Okay, so I couldn’t resist a bad pun in the title. Seriously though, it summarizes my problem with the first feature length Star Trek film: not much happens in this movie. When something finally does happen, it isn’t very interesting. There’s not even enough content here for a filler episode of the original series. Now, I can imagine some readers saying ‘You just don’t get deliberately paced, conceptual sci-fi. Go back to watching the Abrams-verse if you can’t handle the real deal.’ That might be a valid criticism if it weren’t for the fact that I have serious problems with the action-oriented reboot as well. No, the problem isn’t that I don’t appreciate philosophical, cerebral sci-fi. I do. I like 2001, Solaris, Moon, even Prometheus (which a lot of people hated). The problem with The Motion Picture isn’t that it aspires to be philosophical; the problem is that it aspires and fails. It also fails to be entertaining which is a cardinal sin for any fictional medium, clever or otherwise.
Here’s how I imagine the thought process behind this movie went. I deliberately haven’t done much research beyond watching the film itself, so I’m essentially guessing, but willing to bet that this is close to what happened. Roddenberry and his collaborators saw Stanley Kubrick’s 2001: A Space Odyssey and thought “That’s a great movie!” I would agree. However, they then thought to themselves “Let’s make a Star Trek movie like that! Since 2001 raises questions about human purpose and destiny, our movie will raise questions about human purpose and destiny! Since 2001 is methodically paced with a loose, meandering narrative, our movie will be methodically paced with a loose, meandering narrative! Since 2001 features an artificial intelligence, our movie will feature an artificial intelligence!” Unfortunately, all of the elements that work in 2001 don’t work in Star Trek: The Motion Picture. I’m sure it looked good on paper, but it falls flat in execution.
I’m not entirely sure why none of it works. The main problem is the pacing. It’s one thing for a film to take its time to develop, but there should be a point to it. For example, do we really need an almost 7 minute sequence of the Enterprise sitting in space dock? A much shorter establishing shot would have done the job. Also, the ship takes a long time to get to its rendezvous with V’Ger. This might be fine if anything happened along the way. Often in sci-fi, a long space voyage can be exploited to explore characters, resolve some kind of conflict, or introduce some psychological tension. The Motion Picture doesn’t bother with any of this. The conflict between Kirk and Decker gets old fast and the conversations among the other characters are tedious and inconsequential to the plot. We’re just along for the dull, protracted ride from earth to the ominous cloud. (By the way, when the principal antagonist in a movie is a cloud, the movie has problems.) The audience is never rewarded for their patience. There’s isn’t any payoff at the end of it. I’m not going to spend time on plot synopsis here (there’s always Wikipedia for that), but suffice it to say that the plot is too thin to carry the film’s weighty pretensions. Again, this concept might have provided enough material for a less memorable episode of the TV show, but it cannot sustain a feature length movie.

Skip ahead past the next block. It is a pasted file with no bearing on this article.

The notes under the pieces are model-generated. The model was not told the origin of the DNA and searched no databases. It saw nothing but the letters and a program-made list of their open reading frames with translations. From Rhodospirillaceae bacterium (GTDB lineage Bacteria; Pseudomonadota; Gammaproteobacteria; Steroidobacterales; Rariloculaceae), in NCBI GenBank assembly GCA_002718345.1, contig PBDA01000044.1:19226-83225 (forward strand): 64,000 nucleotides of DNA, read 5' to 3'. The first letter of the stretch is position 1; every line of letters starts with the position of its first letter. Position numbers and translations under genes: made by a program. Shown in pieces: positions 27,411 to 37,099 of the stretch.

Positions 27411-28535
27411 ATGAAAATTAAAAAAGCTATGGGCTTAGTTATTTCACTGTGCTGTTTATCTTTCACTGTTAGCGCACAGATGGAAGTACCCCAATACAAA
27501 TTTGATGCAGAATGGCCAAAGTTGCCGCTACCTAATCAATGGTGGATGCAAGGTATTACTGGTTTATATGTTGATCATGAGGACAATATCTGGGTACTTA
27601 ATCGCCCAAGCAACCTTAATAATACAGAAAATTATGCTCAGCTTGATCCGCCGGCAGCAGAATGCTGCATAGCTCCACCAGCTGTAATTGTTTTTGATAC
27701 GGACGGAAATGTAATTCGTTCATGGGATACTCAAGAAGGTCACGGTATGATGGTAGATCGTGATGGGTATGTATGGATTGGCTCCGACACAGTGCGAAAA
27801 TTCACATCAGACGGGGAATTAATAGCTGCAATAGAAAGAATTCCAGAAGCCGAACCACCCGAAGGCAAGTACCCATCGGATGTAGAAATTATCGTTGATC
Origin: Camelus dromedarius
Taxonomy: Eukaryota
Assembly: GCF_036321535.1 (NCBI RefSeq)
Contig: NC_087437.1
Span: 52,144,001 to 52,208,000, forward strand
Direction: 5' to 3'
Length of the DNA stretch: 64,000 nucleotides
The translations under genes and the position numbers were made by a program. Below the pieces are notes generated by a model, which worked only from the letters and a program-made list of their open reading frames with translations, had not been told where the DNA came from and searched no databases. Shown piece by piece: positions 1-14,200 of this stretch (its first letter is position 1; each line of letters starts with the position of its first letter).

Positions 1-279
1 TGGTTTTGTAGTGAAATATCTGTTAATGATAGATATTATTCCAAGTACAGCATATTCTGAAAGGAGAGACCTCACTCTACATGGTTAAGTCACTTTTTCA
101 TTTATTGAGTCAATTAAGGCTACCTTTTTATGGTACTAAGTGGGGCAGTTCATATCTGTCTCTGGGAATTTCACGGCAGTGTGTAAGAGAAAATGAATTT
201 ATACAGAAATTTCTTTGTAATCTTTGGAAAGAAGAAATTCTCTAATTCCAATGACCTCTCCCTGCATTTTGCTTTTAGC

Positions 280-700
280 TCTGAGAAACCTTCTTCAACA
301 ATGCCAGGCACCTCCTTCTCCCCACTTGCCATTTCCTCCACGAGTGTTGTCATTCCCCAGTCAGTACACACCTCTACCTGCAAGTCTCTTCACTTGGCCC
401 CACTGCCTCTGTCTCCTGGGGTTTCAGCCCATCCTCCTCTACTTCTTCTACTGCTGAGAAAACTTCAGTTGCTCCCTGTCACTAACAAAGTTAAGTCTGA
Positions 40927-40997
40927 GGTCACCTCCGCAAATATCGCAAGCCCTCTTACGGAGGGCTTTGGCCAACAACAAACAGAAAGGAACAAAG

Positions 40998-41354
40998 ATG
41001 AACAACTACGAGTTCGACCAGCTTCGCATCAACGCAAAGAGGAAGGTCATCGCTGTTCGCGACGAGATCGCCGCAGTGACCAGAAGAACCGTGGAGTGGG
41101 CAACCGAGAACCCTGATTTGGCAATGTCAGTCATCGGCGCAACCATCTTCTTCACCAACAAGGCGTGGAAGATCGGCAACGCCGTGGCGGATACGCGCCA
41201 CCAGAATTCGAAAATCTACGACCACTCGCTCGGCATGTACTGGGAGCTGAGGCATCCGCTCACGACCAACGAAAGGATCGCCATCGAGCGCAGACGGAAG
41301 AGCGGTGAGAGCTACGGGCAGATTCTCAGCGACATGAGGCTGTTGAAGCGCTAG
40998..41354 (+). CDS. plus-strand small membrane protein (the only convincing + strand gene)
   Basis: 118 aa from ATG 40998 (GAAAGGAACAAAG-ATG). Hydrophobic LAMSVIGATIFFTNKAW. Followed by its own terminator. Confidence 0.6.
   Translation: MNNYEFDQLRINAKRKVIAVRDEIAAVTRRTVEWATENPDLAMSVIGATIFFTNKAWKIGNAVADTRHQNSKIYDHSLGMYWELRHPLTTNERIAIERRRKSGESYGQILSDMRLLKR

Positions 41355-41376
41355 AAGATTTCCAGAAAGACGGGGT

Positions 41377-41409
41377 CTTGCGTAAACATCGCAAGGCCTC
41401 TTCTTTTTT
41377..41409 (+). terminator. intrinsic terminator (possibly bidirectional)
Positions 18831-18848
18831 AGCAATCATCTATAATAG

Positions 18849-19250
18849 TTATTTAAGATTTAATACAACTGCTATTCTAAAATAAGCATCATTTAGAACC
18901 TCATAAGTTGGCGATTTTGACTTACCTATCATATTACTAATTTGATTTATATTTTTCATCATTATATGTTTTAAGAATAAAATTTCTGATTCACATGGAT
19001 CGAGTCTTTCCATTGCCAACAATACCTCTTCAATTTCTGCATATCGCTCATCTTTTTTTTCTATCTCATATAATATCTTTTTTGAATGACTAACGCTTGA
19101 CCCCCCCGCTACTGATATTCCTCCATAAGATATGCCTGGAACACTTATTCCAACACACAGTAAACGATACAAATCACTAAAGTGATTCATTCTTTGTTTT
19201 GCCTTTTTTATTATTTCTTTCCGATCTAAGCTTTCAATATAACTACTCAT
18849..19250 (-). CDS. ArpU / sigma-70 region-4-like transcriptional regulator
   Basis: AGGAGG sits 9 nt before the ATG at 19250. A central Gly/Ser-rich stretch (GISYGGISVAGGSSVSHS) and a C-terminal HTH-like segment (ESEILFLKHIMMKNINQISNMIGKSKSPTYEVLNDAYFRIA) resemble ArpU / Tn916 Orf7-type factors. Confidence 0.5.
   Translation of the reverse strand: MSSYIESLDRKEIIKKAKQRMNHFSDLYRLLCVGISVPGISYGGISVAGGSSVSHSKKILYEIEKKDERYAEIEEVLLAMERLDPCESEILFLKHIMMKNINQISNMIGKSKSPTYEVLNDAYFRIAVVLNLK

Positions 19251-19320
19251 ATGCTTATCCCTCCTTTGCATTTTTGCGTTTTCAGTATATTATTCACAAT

But I’m a philosopher, not a film critic (Jim) and usually I can forgive some technical flaws and appreciate a movie’s underlying philosophical ambitions (as with Prometheus). Unfortunately, The Motion Picture, despite it’s 2001-esque aspirations, doesn’t offer much by way of fodder for philosophical reflection. Worse, what it does offer is embarrassingly sophomoric in both philosophical and science fiction terms. The familiar tropes are all here: V’Ger is an entity in search of meaning, having transcended its original programming or teleological function. It seeks to return to the ‘the Creator’ for further instructions. However, as Spock informs it, it must find its own meaning. There is an obvious parallel here between V’Ger and humanity. The humanism that permeates many of Roddenberry’s original Star Trek episodes is back. As human beings, we’ve transcended our biological programming and must find our own meaning independent of the intentions of an alleged creator blah, blah, blah. We’ve heard it all before, and more deftly handled, in any number of sci-fi stories. There’s nothing particularly noteworthy about this entry. It doesn’t really add to the canon in any discernible way. It’s just another Roddenberry story. Of course, his antipathy toward theism is well known. It can be readily found in several Star Trek episodes, notably “Who Mourns for Adonais?” I don’t have a problem with this aspect of Roddenberry’s work; in fact, I share his humanism — though not his globalist utopianism — to some extent. But this schtick was getting tired even in 1979. Learn a new tune already. However, my criticism is not simply that this premise isn’t particularly original. Stories are told and retold and much of our contemporary fiction is a retelling of ancient mythical tropes that are probably destined to be recycled indefinitely. Roddenberry could have told his humanist parable again in a fresh way; unfortunately, he didn’t.
In conclusion, there’s not much to see here. The best thing about this movie is Jerry Goldsmith’s score that would later become the theme song for TNG. There are a few decent visual effects for the time, I suppose, but nothing that really stands out. The actors slip back into their roles, but they aren’t given much to do. So, I can’t recommend The Motion Picture except to the die-hard Star Trek completionist, who’s no doubt already seen it. In my opinion, this is one of the worst entries in the Star Trek franchise. Fortunately, this early misstep is followed by what is widely considered to be the best of the franchise: The Wrath of Khan. Next time, I’ll talk about that flick in more detail.